Diabetes Treatments

diabetes-treatments

Do I need to be tested for diabetes?
Maybe. You should be tested for diabetes if you are between 40 and 70 years old and are overweight or obese. Your doctor may recommend testing earlier than age 40 if you also have other risk factors for diabetes. Also, talk to your doctor about diabetes testing if you have signs or symptoms of diabetes. Your doctor will use a blood test to see if you have diabetes.

If the testing shows that your blood sugar levels are high, you can begin making healthy changes to your eating habits and getting more physical activity to help prevent diabetes.

What is prediabetes?
Prediabetes means your blood sugar (glucose) level is higher than normal, but it is lower than the diabetes range. It also means you are at higher risk of getting type 2 diabetes and heart disease.

As many as 27 million American women have prediabetes.17 If you have prediabetes, you can make healthy changes, such as doing some type of physical activity on most days, to lower your risk of getting diabetes and return to normal blood sugar levels. Losing 7% of your body weight (or 14 pounds if you weigh 200 pounds) can lower your risk for type 2 diabetes by more than half. If you have prediabetes, get your blood glucose checked every year by a doctor or nurse.4

How is diabetes treated?
Diabetes treatment includes managing your blood sugar levels to control your symptoms. You can help control your blood sugar levels by eating healthy and getting regular physical activity.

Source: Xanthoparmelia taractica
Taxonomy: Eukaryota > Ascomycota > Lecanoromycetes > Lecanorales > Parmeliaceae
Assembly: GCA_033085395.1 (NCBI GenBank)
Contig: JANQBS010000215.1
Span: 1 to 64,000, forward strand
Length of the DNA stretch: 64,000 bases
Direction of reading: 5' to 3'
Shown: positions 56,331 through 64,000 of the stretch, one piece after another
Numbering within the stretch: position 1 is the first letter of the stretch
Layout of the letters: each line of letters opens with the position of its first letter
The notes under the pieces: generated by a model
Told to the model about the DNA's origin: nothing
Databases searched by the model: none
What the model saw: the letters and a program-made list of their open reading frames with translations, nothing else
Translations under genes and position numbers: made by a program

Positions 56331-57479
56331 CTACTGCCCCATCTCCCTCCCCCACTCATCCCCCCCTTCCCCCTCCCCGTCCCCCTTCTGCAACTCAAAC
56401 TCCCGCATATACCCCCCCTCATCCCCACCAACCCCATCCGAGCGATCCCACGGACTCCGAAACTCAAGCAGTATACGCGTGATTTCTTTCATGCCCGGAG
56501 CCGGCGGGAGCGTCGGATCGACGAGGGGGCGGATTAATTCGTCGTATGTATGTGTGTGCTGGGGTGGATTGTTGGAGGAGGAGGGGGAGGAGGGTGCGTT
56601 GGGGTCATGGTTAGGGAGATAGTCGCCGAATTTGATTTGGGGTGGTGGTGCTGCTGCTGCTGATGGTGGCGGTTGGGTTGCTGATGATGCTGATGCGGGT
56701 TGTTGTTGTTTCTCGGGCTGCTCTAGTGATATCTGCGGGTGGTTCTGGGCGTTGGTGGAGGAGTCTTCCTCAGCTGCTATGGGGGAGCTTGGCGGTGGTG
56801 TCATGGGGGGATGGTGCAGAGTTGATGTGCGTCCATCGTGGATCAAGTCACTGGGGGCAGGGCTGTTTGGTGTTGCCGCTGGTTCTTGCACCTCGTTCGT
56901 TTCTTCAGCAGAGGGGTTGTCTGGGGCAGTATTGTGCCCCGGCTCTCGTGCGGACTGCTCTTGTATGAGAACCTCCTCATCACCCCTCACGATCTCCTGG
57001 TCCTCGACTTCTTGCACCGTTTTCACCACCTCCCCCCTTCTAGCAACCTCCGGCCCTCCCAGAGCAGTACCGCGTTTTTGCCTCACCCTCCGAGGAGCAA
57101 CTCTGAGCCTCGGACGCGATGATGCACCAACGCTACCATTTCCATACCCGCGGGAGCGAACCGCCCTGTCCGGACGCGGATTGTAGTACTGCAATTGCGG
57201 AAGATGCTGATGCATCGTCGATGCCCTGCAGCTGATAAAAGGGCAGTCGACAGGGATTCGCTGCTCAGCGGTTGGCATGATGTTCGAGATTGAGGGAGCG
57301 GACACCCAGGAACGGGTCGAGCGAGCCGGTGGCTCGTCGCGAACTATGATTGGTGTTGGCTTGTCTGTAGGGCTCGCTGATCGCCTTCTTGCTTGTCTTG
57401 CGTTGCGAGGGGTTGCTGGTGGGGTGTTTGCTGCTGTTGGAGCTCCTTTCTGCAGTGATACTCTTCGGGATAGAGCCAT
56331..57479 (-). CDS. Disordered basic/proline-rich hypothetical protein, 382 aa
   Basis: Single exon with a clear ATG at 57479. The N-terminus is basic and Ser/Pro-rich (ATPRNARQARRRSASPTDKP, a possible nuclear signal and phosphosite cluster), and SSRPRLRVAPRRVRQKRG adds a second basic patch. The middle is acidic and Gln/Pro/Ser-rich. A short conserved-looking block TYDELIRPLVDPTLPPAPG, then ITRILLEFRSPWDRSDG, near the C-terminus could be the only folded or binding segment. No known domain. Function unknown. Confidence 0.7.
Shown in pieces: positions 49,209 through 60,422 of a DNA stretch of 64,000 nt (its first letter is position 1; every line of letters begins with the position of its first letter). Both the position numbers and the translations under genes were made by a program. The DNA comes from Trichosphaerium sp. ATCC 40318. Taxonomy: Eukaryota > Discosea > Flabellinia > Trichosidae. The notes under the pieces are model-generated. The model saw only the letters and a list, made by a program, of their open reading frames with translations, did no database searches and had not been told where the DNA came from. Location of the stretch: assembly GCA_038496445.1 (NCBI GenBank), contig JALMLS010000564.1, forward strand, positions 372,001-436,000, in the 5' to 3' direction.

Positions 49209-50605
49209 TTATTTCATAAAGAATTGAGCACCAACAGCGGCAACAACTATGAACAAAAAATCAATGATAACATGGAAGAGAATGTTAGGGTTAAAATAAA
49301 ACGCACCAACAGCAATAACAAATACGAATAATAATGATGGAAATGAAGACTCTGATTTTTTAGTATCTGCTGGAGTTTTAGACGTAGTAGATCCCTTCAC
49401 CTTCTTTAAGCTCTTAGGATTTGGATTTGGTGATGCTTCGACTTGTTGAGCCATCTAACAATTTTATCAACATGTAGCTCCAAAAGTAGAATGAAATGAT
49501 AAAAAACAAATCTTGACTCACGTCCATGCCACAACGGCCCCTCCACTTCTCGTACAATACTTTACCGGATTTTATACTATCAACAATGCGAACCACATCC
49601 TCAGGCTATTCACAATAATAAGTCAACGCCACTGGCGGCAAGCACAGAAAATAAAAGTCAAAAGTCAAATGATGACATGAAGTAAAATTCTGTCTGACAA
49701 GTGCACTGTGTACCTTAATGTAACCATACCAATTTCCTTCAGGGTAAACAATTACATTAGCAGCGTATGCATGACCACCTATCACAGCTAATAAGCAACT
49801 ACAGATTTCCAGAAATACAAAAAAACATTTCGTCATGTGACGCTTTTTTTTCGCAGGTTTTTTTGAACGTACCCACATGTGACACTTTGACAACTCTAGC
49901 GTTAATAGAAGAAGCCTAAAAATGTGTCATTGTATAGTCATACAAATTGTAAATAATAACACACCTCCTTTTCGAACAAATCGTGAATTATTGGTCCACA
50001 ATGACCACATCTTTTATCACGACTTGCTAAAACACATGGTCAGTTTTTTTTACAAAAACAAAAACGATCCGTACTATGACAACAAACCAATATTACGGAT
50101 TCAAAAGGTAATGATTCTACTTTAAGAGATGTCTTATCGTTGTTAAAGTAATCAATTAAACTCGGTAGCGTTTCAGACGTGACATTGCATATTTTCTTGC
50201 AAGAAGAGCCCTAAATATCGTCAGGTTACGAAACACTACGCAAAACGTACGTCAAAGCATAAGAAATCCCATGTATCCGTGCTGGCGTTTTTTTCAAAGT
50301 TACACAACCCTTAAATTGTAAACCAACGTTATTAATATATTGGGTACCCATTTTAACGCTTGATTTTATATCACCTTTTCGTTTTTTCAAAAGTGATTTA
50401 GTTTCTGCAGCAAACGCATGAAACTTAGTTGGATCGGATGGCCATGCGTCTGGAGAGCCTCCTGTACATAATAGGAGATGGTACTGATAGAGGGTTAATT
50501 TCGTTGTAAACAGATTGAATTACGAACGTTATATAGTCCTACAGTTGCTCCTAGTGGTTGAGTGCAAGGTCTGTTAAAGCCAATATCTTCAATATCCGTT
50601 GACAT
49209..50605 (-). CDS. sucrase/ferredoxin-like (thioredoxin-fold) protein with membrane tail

With type 1 diabetes, you also will need to take insulin through shots or an insulin pump. Insulin cannot be taken as a pill.

Type 2 diabetes treatment also may include taking medicine to control your blood sugar. Over time, people with type 2 diabetes make less and less of their own insulin. This may mean that you will need to increase your medicines or start taking insulin shots to keep your diabetes in control.

Learn more about controlling diabetes at the National Diabetes Education Program website.

Is there anything I can do to prevent type 1 diabetes?
Researchers do not know how to prevent type 1 diabetes. Researchers are still looking for ways to prevent type 1 diabetes in women and girls by studying their close relatives who have diabetes.

Is there anything I can do to prevent type 2 diabetes?
Yes. Many studies, including the large Diabetes Prevention Program study, have proven that you can prevent diabetes by losing weight. Weight loss through healthy eating and more physical activity improves the way your body uses insulin and glucose.

  • Weight loss. Obesity is a leading risk factor for diabetes. Calculate your BMI to see whether you’re at a healthy weight. If you’re overweight or obese, start making small changes to your eating habits and get more physical activity. Even a small amount of weight loss (7%, or about 14 pounds for a 200-pound woman) can delay or even prevent type 2 diabetes.
  • Eating healthy. Choose vegetables, whole grains (such as whole wheat or rye bread, whole grain cereal, or brown rice), beans, and fruit. Read food labels to help you choose foods low in saturated fat, trans fat, and sodium. Limit processed foods and sugary foods and drinks.